Typically, butternut squash is available fresh in the US during September and October. When selecting butternut squash, look for a solid beige color skin without bruising or damage marks. Brown spots or large nicks along the surface may allow bacteria to enter the squash, so avoid options that look damaged in some way. You can keep it in your kitchen outside of the refrigerator, but be sure to place it in an area without direct sunlight, as sunlight speeds up the process of degradation.
There are many ways to prepare and cook butternut squash including cubing and roasting it. I normally cube the butternut squash, roast it with herbs, put it in a blender with some homemade vegetable broth, add some additional seasoning and then you have a simple, delicious farm to table soup! Butternut squash soup is a favorite of many especially during the cooler months. Our HeartBeet Farms butternut squash soup is prepared with butternut squash, onion, veggie broth and seasoning.
Japanese Sweet Potato Soup
So are Japanese sweet potatoes sweeter than the typical orange sweet potatoes? Some say yes and some say no! I find them to not be as sweet as the typical orange sweet potato – but that is just me! They both are delicious, they both are sweet, and they both are extremely nutritious. Here are some interesting facts about the Japanese Sweet Potato published by The Center for Science in the Public Interest:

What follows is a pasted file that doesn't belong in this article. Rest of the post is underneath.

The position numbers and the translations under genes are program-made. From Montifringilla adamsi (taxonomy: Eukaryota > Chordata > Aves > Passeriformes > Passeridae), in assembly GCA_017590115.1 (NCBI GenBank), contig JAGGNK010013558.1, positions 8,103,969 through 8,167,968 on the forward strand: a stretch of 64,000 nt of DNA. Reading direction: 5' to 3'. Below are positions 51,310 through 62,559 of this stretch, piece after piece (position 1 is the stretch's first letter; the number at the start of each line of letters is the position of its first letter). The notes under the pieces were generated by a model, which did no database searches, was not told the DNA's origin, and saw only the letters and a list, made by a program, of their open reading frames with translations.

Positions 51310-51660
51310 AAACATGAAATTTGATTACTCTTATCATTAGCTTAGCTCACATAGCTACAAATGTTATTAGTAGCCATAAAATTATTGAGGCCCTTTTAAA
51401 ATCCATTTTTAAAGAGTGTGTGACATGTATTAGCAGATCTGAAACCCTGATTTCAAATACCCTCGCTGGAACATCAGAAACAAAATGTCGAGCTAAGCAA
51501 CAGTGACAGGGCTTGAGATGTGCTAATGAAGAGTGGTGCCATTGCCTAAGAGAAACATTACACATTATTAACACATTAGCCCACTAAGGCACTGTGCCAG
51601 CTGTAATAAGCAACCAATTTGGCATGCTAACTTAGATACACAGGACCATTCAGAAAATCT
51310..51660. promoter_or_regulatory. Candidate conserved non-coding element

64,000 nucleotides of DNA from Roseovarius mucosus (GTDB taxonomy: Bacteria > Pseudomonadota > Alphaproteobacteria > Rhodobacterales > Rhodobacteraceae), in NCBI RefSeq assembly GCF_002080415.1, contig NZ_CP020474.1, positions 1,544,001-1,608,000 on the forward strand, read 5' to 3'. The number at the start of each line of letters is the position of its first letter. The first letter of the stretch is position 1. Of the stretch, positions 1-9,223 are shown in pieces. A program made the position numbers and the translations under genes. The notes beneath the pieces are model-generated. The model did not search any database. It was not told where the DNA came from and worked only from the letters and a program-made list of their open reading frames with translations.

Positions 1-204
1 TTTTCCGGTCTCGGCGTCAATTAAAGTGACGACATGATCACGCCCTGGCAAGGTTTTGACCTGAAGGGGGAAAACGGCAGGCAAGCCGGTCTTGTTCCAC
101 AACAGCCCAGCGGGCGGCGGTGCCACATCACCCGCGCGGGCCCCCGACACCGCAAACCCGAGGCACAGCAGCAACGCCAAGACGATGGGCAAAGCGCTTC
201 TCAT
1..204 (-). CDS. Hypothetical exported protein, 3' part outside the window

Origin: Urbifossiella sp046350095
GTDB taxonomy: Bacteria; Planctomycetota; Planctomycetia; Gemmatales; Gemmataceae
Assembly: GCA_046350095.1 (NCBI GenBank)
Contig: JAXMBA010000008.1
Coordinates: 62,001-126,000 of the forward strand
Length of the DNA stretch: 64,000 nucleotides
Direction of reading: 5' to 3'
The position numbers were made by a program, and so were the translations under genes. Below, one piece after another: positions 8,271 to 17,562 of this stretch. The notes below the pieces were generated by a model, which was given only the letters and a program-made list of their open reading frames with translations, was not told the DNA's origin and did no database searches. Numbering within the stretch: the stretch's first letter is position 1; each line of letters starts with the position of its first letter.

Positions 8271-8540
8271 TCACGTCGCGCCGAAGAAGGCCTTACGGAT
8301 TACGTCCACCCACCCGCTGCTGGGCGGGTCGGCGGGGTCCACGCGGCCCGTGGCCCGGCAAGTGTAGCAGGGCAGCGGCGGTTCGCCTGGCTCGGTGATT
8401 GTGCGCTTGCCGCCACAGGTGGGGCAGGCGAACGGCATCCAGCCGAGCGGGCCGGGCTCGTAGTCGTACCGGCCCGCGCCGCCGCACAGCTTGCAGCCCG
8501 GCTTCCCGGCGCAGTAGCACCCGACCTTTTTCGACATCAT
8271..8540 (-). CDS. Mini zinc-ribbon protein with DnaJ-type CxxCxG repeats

“Sweet potatoes, or Ipomoea batatas, originated in Central or South America and have been cultivated by humans for over 5,000 years. Today, there are over 400 strains of sweet potato grown around the world. Different parts of the plant, such as the leaves, stems and root tubers, are used for food, medicine and animal feed. Sweet potatoes are only distantly related to potatoes. Sweet potatoes belong to the same family as morning glory, while potatoes are considered a type of nightshade. Potato tubers are derived from the plant stems while sweet potato tubers are derived from the root. Satsuma-imo, or Japanese sweet potato, is a sweet, yellow-fleshed strain. Traditionally grown in Japan and Okinawa, it is now available at grocery stores across North America. It is a staple food of the Okinawans, who are some of the healthiest and longest-lived people on Earth. Their good health and long lifespan are attributed, in part, to their diet. The phytonutrients associated with different colors in sweet potato do have different health properties. Besides that, however, sweet potato strains have a very similar nutritional profile. Rich in vitamins, minerals, and phytonutrients, sweet potato has been named the ‘healthiest of all vegetables.”
Our Japanese Sweet Potato Soup is prepared with Japanese sweet potatoes, onion, seasoning and vegetable broth and is one of our favorites to prepare!